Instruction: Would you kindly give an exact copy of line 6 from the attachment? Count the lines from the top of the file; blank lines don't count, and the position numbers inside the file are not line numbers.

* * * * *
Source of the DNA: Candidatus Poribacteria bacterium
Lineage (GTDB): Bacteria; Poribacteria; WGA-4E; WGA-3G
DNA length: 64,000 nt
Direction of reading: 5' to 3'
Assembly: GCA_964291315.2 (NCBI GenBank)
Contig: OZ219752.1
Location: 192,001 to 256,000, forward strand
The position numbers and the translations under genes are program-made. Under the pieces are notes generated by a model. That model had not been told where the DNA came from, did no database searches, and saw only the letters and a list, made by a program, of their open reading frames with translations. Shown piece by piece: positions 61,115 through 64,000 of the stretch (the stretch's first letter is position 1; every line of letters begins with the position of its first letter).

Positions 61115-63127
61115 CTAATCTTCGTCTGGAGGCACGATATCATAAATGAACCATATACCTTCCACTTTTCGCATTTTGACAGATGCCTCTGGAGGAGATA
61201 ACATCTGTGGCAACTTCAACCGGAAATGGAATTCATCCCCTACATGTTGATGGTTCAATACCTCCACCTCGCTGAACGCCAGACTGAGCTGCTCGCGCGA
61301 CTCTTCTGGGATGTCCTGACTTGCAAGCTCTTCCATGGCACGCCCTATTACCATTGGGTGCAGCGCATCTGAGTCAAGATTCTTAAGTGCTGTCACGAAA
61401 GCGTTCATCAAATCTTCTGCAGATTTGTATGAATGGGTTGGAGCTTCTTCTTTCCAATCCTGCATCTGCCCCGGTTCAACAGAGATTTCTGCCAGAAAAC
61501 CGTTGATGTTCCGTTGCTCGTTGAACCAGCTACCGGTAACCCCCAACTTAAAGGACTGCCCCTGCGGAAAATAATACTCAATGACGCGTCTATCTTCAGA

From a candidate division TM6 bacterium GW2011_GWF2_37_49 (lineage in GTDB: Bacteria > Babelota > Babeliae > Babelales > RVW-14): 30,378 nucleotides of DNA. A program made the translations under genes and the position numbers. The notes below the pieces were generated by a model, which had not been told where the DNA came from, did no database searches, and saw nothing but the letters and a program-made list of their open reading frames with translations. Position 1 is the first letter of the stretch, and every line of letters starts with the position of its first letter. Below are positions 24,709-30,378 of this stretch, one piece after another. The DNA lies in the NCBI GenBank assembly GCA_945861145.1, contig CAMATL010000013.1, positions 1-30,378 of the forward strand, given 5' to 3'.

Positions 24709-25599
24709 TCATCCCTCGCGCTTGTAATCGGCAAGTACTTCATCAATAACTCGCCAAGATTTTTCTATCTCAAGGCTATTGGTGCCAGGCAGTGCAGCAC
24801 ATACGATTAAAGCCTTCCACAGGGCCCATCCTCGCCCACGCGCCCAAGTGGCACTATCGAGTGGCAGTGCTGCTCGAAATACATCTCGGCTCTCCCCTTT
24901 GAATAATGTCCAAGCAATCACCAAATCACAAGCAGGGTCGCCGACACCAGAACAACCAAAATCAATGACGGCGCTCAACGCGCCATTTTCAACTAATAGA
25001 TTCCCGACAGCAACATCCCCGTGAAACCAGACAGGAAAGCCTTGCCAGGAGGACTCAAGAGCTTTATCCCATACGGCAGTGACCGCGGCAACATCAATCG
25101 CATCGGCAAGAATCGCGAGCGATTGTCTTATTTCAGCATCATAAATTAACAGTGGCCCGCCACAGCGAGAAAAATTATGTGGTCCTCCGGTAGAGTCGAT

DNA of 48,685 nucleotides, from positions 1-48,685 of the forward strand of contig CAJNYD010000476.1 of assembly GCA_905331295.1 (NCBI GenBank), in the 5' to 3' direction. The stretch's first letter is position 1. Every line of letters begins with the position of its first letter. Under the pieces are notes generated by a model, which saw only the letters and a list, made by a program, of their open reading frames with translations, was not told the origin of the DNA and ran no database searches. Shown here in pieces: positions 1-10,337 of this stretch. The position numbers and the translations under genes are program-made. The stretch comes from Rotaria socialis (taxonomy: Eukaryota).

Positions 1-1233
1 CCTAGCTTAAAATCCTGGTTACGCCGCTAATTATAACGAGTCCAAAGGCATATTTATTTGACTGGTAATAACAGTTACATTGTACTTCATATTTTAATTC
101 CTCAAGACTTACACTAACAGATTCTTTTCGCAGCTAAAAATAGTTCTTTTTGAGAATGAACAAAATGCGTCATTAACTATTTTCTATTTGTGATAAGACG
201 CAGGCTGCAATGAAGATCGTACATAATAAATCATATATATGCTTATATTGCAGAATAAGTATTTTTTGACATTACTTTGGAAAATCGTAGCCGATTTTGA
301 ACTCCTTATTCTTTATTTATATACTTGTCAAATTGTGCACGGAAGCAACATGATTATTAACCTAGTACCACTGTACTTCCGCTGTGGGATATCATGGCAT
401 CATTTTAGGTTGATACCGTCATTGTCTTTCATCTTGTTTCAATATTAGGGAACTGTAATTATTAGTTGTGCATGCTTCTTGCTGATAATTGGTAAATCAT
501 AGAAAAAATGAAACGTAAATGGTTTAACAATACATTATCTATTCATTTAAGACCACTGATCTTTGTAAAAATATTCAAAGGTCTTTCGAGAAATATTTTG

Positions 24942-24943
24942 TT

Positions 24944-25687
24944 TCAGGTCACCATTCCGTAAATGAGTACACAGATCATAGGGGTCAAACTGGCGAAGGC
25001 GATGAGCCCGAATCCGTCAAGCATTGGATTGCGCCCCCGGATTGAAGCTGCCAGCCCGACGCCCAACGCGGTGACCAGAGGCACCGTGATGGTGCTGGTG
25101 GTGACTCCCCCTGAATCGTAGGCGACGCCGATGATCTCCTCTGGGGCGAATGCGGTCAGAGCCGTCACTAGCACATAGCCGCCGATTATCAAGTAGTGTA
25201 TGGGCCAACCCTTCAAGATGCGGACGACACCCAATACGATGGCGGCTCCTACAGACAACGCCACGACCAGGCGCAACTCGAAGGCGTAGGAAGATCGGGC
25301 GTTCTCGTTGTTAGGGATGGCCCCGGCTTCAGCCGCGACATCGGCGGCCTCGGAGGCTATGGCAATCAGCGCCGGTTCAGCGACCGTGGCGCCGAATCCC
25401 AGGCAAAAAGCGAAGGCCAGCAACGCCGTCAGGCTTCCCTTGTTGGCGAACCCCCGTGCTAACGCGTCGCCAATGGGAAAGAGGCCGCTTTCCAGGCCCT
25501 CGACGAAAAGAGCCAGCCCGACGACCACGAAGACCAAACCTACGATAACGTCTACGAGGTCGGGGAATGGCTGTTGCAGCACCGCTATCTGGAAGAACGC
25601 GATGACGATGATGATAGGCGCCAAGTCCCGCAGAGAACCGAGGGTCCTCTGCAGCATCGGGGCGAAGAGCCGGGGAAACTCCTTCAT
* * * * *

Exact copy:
Contig: OZ219752.1